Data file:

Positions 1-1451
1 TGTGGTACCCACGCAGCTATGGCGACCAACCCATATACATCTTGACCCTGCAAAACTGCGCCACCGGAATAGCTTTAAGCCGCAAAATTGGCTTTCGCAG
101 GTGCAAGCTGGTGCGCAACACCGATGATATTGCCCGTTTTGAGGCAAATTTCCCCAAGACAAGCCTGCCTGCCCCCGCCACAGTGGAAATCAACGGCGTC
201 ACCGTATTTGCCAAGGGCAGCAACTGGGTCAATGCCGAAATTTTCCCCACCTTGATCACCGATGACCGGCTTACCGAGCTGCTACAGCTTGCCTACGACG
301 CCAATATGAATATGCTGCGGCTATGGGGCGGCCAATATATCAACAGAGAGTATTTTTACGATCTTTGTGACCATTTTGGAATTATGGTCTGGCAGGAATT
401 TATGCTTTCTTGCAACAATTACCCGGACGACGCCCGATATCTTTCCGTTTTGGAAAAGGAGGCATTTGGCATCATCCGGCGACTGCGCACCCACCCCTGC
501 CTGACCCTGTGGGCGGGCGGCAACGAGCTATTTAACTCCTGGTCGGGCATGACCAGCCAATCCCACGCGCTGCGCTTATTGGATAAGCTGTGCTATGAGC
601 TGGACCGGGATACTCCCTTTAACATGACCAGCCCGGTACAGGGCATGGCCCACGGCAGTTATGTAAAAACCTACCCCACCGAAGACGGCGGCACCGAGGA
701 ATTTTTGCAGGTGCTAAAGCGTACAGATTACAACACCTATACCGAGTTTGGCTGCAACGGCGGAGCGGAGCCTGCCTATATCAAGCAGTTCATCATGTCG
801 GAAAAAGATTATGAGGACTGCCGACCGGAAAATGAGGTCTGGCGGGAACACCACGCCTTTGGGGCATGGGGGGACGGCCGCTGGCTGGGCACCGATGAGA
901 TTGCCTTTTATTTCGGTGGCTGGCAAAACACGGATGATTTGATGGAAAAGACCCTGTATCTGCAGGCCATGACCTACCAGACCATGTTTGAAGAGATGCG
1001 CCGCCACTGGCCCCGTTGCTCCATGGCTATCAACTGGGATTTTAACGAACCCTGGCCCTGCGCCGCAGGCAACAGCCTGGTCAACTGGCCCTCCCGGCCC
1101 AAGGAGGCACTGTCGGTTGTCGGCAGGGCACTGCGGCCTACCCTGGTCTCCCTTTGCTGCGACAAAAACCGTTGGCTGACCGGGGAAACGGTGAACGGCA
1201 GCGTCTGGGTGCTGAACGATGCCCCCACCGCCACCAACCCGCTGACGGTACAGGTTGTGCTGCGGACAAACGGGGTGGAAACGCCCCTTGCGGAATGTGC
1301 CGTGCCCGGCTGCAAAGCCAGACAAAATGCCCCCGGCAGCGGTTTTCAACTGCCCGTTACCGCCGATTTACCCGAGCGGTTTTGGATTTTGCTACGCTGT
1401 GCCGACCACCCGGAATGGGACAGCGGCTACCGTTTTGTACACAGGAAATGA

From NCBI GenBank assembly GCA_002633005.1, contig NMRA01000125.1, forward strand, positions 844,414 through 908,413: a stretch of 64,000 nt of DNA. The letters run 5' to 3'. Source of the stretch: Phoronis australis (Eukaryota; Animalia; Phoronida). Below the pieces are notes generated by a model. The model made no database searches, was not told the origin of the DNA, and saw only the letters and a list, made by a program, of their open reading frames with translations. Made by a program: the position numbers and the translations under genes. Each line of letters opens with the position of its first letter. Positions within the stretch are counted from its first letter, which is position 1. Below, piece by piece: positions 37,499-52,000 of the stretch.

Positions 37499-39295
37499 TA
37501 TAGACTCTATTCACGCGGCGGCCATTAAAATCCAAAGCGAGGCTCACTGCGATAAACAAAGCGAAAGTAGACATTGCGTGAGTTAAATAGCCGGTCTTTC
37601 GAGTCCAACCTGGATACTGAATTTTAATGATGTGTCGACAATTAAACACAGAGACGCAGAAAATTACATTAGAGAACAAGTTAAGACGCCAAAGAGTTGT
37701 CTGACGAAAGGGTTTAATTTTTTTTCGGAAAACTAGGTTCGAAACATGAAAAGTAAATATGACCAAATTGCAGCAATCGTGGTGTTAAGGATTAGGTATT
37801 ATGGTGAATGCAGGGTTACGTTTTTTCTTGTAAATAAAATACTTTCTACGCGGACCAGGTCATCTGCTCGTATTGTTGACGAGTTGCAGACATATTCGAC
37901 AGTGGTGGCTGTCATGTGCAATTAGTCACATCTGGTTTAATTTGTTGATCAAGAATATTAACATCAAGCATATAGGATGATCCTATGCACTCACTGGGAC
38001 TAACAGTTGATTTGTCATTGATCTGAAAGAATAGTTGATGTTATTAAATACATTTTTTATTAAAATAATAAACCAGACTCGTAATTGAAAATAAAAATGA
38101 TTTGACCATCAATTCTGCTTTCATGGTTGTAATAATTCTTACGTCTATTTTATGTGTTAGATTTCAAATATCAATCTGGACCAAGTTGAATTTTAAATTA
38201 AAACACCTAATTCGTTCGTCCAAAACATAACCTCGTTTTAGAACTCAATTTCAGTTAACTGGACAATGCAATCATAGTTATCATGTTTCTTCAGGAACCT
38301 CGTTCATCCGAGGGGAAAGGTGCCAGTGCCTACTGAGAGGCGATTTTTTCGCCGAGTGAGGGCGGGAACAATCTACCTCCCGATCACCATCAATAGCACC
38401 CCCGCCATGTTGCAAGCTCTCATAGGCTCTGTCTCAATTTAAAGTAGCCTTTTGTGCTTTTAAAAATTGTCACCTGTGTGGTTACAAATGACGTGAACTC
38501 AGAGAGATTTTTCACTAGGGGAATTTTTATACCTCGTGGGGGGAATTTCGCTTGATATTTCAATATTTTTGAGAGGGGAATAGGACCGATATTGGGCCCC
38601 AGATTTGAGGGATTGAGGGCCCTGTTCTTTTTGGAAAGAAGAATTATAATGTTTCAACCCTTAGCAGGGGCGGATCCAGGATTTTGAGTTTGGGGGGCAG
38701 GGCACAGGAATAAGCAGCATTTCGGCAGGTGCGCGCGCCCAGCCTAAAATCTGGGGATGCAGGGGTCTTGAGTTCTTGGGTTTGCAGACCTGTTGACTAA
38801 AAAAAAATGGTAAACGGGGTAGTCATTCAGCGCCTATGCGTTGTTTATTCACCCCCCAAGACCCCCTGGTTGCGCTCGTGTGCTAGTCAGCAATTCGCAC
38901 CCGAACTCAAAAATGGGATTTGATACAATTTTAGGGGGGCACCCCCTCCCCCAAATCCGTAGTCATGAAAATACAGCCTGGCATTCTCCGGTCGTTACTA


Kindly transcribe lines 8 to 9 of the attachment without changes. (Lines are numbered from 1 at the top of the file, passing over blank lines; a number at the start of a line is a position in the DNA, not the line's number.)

601 TGGACCGGGATACTCCCTTTAACATGACCAGCCCGGTACAGGGCATGGCCCACGGCAGTTATGTAAAAACCTACCCCACCGAAGACGGCGGCACCGAGGA
701 ATTTTTGCAGGTGCTAAAGCGTACAGATTACAACACCTATACCGAGTTTGGCTGCAACGGCGGAGCGGAGCCTGCCTATATCAAGCAGTTCATCATGTCG